After twenty two years of selling homes you’d think that I’d seen it all.  Maybe? Close?  I don’t know. I am still amazed at what happens.

In spite of the fact that as both a buyer’s agent and listing agent I endeavor to impart clear expectations to buyers, buyer’s agents and home owners; sometimes I’m just plain surprised by what happens or doesn’t happen when a property is shown.  So, I’ll attempt to impart some wisdom here in this forum.

To home buyers here are some common sense do’s when viewing another person’s home. Keep your children under control if they’re looking at homes with you. It is not acceptable for young children to flop on furniture, this includes beds. Please prevent your children from opening cupboards, refrigerators, playing with toys, hiding in closets and under beds or turning on electronic devises.  This would also include “disco lighting” he house by rapidly turning off and on lights.  It is also very bad form to allow anyone in your party to bring food, drinks and snacks into a property being viewed.  This would include you. Please leave pets alone too, many pets bite or scratch when faced with strangers.   Finally, don’t use the bathroom; I know that this is a tough one given the excitement of viewing homes but it is just bad manners to use the loo without permission.

Agents working with buyers and showing them homes should be in tune to what their clients are doing and should know their stuff. Get your chin up out of the MLS data or off your tablet and use memory and top of mind techniques to tell the buyer about the property. Start your showings by removing your shoes, if you model this behavior your buyers will follow suit. Make sure all doors are locked when you’re finished showing and LEAVE THE HOME EXACTLY AS YOU FOUND IT. If lights were on, leave them on, if off then turn them back off. Educate your clients about acceptable behaviors and be aware that many owners use recording devices to review what’s happening in their home whilst they’re away.  Finally a good buyer’s agent should provide brief and impersonal feedback after showings. I find that a simple statement telling whether the buyer is interested or not will suffice. Good listing agents really don’t want to read nitpicky personally motivated mess about what you think and especially what you can’t qualify with data.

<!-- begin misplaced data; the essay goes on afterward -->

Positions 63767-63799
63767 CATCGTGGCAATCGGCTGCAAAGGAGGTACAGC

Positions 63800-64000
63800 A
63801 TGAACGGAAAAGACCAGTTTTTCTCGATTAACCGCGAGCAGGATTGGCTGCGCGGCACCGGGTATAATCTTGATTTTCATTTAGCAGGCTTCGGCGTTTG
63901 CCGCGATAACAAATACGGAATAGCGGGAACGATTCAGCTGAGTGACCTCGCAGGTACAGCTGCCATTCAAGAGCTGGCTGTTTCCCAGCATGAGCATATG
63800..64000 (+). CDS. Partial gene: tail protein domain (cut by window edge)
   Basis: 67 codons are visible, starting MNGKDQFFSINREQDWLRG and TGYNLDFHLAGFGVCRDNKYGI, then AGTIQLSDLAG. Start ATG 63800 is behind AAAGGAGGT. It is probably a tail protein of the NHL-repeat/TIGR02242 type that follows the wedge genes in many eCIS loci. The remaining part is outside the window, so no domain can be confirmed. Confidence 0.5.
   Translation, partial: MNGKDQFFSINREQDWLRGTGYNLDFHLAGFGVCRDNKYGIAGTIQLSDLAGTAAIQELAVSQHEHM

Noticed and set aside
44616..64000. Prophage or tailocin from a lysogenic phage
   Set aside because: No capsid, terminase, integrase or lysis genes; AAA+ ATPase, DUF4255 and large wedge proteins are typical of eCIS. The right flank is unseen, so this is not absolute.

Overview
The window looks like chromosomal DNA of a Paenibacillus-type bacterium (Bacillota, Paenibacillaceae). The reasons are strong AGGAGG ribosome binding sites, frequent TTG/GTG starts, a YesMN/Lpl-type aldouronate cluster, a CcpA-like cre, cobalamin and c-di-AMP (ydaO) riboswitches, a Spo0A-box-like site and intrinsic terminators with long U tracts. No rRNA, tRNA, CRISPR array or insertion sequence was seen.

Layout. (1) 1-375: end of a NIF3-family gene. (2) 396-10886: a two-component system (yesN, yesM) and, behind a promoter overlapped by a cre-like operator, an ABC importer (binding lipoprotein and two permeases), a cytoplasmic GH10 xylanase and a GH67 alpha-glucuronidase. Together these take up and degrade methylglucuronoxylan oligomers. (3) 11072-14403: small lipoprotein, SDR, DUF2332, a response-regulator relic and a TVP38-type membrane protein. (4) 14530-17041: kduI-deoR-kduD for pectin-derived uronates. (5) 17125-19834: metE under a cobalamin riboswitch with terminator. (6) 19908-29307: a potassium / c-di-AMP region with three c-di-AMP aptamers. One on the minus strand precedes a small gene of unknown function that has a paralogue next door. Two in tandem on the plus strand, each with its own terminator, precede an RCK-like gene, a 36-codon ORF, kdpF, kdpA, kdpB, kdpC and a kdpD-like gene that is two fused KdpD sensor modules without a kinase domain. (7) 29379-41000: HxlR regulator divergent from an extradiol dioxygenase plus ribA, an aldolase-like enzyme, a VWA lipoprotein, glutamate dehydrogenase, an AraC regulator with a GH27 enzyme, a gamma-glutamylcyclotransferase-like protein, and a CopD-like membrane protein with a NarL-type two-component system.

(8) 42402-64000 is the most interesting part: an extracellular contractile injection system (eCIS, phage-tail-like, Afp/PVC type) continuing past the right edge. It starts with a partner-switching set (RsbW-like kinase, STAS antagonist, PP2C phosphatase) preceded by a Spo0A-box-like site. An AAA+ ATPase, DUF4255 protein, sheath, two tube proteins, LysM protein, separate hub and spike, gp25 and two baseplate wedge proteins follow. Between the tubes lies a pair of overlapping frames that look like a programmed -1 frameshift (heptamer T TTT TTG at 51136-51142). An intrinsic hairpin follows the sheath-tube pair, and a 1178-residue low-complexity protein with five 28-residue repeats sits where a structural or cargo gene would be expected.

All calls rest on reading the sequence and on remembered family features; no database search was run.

Home sellers should ensure that valuables are tucked away and out of site. Horizontal surfaces, closets and cupboards should be clutter free and the home in general should be well organized.  Even the brightest of homes should burn lights like a commercial for Duke Energy. Heating and air conditioning should be set at comfortable levels and the water should be on, just in case someone uses the loo, even though they shouldn’t.  Owners should also freely share any transgressions as outlined previously in this post along with anything else that’s amiss with their listing agent.

Yes, I’ve seen a lot; buyers attempting to change a diaper on a dining room table, children hiding under beds, home owners hiding under beds and in closets, folks showing up to view a home with an open cup of coffee and lots of muddy shoes. I’ve been bitten by a cat, chased by a Doberman pincer, terrified by a snake inside a home on a stair step and walked in on folks behaving intimately even though I had a confirmed appointment. Some good common sense can make the home buying and selling experience a happy one.  Interested in buying or selling a home?  Call or email me.

Read Full Post »

Image

1515 E. Franklin Street #18 Chapel Hill NC 27514

Everything and we mean EVERYTHING is new in this Winchester Court condominium located on Franklin Street in Chapel Hill NC offered at $178,000.  Step out of your door and hop the bus and be at UNC in ten short minutes. Stroll across the street for shopping at Whole Foods or a cup of coffee at Caribou.